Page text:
Desirable candidates for foreign universities and international companies

Recently, a large international corporation posted a job advert. The recruitment task for the final two candidates was for each to talk in favour of the other. In other words, they were asked to sell the skills of their rival, convincing the prospective employer that their rival was more suited to the role than themselves. This clearly illustrates that the job market is changing and becoming more complex in terms of communication. What is now required is the development of soft skills.

The soft skills that future job market candidates need to develop include:

  • Critical thinking
    The ability to discern underlying meaning and significance in everything expressed in writing or verbally in a meeting.
  • Social intelligence
    The ability to connect with others in a meaningful and direct way so as to produce desired reactions, interactions and collaborations.
  • Innovative and adaptive thinking
    The ability to think and suggest solutions that go beyond the established approach in a particular field.
  • Interculturalism
    The ability to work closely with any person, no matter their origin.
  • Computational thinking
    The ability to translate abstract ideas into data and useful information and the ability to understand databases and algorithms independently of academic background.
  • Training in new media
    The ability to use technological tools and to keep knowledge of them up-to-date.
  • Ιnterdisciplinarity
    The ability to understand the use of certain concepts in different scientific disciplines and professional fields.
  • Design skills
    The ability to create what is not readily available.
  • Cognitive load management
    The ability to identify and filter information based on prioritization, thereby maximising the value of cognitive load.
  • Virtual collaboration
    Familiarity with the conditions, software and necessary tools for virtual collaboration, as we will be seeking work wherever it exists in the future.

Furthermore, there are three fundamental technical skills that the candidate needs to acquire for the international job market and the international academic community:

  1. Cost centre intelligence
    The employee needs to understand that they themselves are a cost centre for the business, generating expenses and profits. Thus, the employee should familiarise themselves with the definition of productivity, which is usually incorrectly defined based on emotion. True productivity is a technical term, a fraction, a division that refers to the cost of an employee against his performance in the business. If they can show a prospective employer that they are familiar with this concept, then they are well on the way to making a great first impression.
  2. The employer as a client
    The second technical skill that the candidate needs to develop, mainly in terms of communication and conduct, is to learn to think of the employer as their client. The relationship between the supplier and client does not differ from the relationship between the employer and employee, because in both cases, someone provides a service for a fee. Unfortunately, employees are not accustomed to perceiving the employer as a client, something that would allow the creation of a new culture in this relationship and would work productively in favour of both.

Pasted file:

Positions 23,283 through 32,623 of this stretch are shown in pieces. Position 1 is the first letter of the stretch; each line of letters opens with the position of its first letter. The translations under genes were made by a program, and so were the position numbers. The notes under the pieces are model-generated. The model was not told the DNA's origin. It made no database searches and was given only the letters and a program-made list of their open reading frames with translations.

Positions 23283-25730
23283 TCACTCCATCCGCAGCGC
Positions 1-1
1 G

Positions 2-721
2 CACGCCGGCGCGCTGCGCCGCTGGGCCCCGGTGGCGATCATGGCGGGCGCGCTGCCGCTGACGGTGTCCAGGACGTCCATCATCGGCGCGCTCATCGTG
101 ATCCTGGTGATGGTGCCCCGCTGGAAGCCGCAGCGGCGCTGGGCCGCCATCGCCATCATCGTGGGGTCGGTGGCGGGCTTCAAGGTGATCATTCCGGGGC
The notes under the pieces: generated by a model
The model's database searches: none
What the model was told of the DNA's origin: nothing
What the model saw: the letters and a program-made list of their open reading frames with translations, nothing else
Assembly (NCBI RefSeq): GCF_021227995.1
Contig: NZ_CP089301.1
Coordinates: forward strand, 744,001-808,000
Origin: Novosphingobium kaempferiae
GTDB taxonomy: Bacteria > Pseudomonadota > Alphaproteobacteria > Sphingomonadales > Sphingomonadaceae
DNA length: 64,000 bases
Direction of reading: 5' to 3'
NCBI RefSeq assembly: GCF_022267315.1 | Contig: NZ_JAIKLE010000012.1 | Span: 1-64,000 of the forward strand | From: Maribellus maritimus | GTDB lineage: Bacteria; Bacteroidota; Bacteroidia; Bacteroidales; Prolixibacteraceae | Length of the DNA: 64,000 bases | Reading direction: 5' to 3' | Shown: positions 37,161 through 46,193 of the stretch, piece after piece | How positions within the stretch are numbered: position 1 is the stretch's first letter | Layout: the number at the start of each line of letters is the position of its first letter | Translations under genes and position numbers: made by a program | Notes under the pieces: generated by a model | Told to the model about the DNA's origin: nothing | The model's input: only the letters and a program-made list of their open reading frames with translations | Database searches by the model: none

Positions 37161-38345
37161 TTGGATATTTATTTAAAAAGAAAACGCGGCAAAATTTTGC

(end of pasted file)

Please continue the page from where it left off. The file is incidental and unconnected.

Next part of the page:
3. What’s In Me For You
    Every employee needs to decode, list and successfully sell their competitive advantages to their employer/client.

These three technical skills have been developed, taught and enriched through ROIEDU Global Skills, the introductory course of the αriston Pioneers’ League. This community is comprised of young candidates looking to enter the global job market and executives striving to acquire an international career profile.

In order to be deemed desirable by foreign universities and international corporations, it is no longer sufficient just to hold a university degree or to have excellent knowledge of a foreign language. Further qualifications are needed that cannot be demonstrated with degrees and certificates, but rather with work experience or in practice during a probationary period in a company. Based on this concept, the Common European Framework of Reference for Education has been conceived, as well as the establishment of the Europass CV template. Today, most companies recruiting international candidates work exclusively with Europass, they do not accept certificates at face value, and they expect a candidate to demonstrate the skills that have been stated in their CV, during a probationary period.

It is becoming clear, therefore, that the accreditation of knowledge is necessary through a comprehensive academic and educational system. However, the system itself must also direct the student and candidate to use their cognitive load, with a view to acquiring skills that are relevant to the reality of the business world.

by Yannis Stergis, President & CEO, hyphen SA

 

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Republication or use of part or all text without written permission from hyphen SA is strictly prohibited.


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